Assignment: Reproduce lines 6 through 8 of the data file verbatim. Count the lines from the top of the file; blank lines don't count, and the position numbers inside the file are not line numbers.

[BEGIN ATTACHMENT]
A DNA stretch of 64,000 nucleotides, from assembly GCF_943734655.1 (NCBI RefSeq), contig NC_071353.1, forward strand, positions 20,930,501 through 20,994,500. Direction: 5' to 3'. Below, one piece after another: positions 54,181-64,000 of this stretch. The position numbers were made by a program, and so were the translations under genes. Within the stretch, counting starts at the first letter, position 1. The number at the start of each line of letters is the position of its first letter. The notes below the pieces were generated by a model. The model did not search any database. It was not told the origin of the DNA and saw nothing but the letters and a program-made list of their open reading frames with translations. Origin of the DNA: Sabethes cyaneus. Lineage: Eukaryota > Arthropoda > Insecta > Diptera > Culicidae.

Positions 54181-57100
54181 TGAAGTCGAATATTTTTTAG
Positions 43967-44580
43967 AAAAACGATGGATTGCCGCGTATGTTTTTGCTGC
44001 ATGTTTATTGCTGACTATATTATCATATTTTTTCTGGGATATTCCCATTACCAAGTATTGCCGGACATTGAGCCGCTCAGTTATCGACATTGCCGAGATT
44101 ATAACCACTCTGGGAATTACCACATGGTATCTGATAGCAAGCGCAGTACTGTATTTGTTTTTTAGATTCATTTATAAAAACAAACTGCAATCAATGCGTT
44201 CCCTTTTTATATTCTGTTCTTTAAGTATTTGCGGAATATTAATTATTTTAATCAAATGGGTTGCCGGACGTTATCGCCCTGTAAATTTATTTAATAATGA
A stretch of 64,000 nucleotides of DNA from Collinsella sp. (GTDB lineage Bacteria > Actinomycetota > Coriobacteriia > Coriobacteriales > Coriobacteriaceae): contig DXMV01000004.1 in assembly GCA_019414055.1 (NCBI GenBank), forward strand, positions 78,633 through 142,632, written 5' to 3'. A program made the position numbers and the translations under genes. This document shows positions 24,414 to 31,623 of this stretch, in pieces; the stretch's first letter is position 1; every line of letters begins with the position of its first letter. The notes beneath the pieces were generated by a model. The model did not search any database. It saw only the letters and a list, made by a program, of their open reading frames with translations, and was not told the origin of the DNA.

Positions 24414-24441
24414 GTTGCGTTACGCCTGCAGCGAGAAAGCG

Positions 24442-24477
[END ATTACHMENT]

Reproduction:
44001 ATGTTTATTGCTGACTATATTATCATATTTTTTCTGGGATATTCCCATTACCAAGTATTGCCGGACATTGAGCCGCTCAGTTATCGACATTGCCGAGATT
44101 ATAACCACTCTGGGAATTACCACATGGTATCTGATAGCAAGCGCAGTACTGTATTTGTTTTTTAGATTCATTTATAAAAACAAACTGCAATCAATGCGTT
44201 CCCTTTTTATATTCTGTTCTTTAAGTATTTGCGGAATATTAATTATTTTAATCAAATGGGTTGCCGGACGTTATCGCCCTGTAAATTTATTTAATAATGA